Nothing spoils a day like waking up with a terrible headache. Everything just seems to spiral downwards when you have to pop painkillers first thing in the morning, before even getting to your coffee. While most of these headaches may seem insignificant, you shouldn’t ignore them at any cost. Of course, it can be disturbed sleep at play or your migraine flaring up, but it may also be a sign that you have TMJ (Temporomandibular Joint Dysfunction) disorder.
How to Recognize TMJ disorder
You can get morning headaches for numerous reasons. However, there are certain signs that point towards TMJ Disease which you should look out for. Some include:
- Constant jaw pain that lasts the whole day
- Frequent neck pain of varying intensities
- Sore jaw or tenderness in the jaw area as soon as you wake up in the morning
- Jaw starts hurting when you eat or as soon as you finish eating
- Frequent earaches
- Shoulders start hurting without any physical activity or putting any physical stress on them
If you recognize these patterns as a regular occurrence, you immediately need to get TMJ pain treatment.
Bruxism and TMJ: How Are They Different
Bruxism, commonly known as grinding of teeth, is an oral disorder when you involuntarily clench your jaw or grind your teeth. It occurs when you constantly bite your teeth down or against each other or drag your teeth back and forth against one another. In most cases, people don’t even realize they are doing this until someone points it out to them.
Bruxism and TMJ are two different things but they can be related to each other. If you have chronic bruxism, it can be the cause of TMJ or contrarily, it could be a result of TMJ disorder. In many cases, both are mutually exclusive where bruxism occurs separately from TMJ, and it is a standalone problem. A thorough check-up by a dentist can help in identifying TMJ symptoms and treatment.
Bruxism and its Effect on TMJ Disorder
Even though bruxism isn’t always related to TMJ, it can aggravate the existing TMJ condition. When you constantly or excessively grind your teeth, it puts severe stress or tension on the jaw. This results in overworked temporomandibular joint that may develop the TMJ problem or worsen it. By exhausting your jaws and damaging it through bruxism, you strain your jaw muscles which causes poor functioning. If you do not treat bruxism, it will just elevate every TMJ syndrome and leave you in a lot of pain. One of the first steps of treating TMJ is recognizing bruxism and minimizing its effects.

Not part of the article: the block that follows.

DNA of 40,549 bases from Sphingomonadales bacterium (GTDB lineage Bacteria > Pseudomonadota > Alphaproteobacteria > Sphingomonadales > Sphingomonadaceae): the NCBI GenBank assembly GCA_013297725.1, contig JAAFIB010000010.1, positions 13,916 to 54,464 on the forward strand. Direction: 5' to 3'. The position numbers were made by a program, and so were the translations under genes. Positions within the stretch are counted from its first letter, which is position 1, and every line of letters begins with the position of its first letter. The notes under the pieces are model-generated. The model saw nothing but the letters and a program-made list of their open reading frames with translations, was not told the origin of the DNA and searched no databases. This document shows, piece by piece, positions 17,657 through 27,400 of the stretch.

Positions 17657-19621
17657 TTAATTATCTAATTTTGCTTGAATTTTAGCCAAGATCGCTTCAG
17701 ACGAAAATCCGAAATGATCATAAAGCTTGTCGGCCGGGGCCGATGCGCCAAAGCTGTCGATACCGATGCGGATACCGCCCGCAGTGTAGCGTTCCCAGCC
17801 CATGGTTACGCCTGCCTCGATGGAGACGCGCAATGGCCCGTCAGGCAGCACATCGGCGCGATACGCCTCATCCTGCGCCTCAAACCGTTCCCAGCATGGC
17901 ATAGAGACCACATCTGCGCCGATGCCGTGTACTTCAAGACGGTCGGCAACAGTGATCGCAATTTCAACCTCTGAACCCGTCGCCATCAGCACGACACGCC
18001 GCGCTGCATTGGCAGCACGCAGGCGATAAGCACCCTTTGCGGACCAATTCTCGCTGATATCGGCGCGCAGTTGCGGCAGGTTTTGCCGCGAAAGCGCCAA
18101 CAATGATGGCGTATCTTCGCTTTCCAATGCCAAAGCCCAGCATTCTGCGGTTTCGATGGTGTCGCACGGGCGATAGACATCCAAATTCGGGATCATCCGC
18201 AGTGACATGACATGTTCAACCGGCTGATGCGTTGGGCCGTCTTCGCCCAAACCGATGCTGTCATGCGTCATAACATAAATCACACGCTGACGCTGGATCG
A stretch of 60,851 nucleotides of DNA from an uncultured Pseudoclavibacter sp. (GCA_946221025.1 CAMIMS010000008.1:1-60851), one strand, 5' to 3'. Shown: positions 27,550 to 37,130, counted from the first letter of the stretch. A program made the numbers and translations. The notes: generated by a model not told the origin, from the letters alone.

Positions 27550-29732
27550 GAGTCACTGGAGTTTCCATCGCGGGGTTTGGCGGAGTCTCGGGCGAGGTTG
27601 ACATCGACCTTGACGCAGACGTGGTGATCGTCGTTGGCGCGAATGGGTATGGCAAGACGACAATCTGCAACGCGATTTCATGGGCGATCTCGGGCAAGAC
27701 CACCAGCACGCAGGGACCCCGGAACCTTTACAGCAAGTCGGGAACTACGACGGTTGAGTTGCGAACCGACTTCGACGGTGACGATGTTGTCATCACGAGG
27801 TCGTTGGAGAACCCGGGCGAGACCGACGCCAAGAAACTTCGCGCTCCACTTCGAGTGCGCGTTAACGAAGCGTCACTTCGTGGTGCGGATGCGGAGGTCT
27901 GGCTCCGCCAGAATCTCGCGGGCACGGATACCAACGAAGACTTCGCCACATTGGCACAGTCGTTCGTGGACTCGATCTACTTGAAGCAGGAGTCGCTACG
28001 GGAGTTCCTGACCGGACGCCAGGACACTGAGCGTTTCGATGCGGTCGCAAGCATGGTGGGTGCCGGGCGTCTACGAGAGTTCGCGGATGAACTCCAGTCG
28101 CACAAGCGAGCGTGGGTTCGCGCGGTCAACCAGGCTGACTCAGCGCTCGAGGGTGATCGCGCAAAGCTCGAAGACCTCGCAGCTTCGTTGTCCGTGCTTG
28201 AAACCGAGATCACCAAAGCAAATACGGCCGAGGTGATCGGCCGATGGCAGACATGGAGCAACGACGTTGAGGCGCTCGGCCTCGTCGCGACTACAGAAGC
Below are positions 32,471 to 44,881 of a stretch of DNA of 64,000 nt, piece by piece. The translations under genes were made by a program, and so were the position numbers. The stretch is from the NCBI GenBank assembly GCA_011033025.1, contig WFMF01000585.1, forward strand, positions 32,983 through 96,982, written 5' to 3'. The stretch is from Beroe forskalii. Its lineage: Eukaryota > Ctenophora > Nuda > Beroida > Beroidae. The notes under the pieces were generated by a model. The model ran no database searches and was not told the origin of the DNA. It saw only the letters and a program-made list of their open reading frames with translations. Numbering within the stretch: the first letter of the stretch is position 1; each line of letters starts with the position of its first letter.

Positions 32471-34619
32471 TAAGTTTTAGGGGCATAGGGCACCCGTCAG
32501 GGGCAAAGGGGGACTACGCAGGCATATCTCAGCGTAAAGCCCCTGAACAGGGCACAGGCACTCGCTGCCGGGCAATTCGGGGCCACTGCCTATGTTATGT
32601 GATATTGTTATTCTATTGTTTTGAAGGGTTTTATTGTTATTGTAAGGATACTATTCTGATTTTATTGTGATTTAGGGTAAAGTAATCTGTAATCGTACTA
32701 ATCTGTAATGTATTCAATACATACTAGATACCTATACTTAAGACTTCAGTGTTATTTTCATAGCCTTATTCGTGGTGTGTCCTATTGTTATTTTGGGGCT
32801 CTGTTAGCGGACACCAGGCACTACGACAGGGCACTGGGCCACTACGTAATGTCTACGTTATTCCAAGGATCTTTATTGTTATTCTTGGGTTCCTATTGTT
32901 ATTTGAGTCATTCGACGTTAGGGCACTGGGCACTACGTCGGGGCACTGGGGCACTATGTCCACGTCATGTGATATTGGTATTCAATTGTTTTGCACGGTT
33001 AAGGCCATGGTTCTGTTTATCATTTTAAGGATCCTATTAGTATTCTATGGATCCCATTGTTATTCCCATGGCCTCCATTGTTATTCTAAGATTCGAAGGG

Treating Bruxism and TMJ disorder
Visiting your dentist will confirm the diagnosis of bruxism, TMJ disorder or both. This will help in creating a proper TMJ disorder treatment plan for you. In most cases, you tend to grind your teeth in your sleep. This is usually treated by using a mouth guard that is custom molded to fit your teeth. It prevents you from grinding the teeth at night and thus helps in reducing pressure on the jaw. It even helps in lessening further damage to the teeth.
Other orthodontic devices can also be used for the treatment. Repositioning splints help reduce the pain by changing the position or your jaw, and stabilizing splints prevent you from grinding your teeth. Your dentist may even alter your bite using orthotics or restorations such as veneers, bonding or tooth contouring, to change the alignment of TMJ and subsequently reduce stress on the joint. Your dentist is the best person to recommend the right treatment to relieve you of the pain. Do not try to fix it on your own since it may worsen the condition than it already is.
So, if you think you are suffering from bruxism or TMJ disorder or wake up with another terrible headache, pick up that phone and make an appointment with Joshua Hong DDS today. Along with TMJ disorder treatment, we will also help in preventing tooth damage caused by the grinding, such as fracture, enamel erosion and sensitivity.
This article is written by Shen Chao, who is part of Dr. Joshua Hong’s Smile Clinic. While working for the Smile Clinic, he’s gained first hand experiences into the questions and concerns that dental patients have. He has been writing to inform people about various dental topics to help his readers improve their oral health. When he’s not working, you can find him on a hiking trail with his dog or having a Sunday cook-out with friends.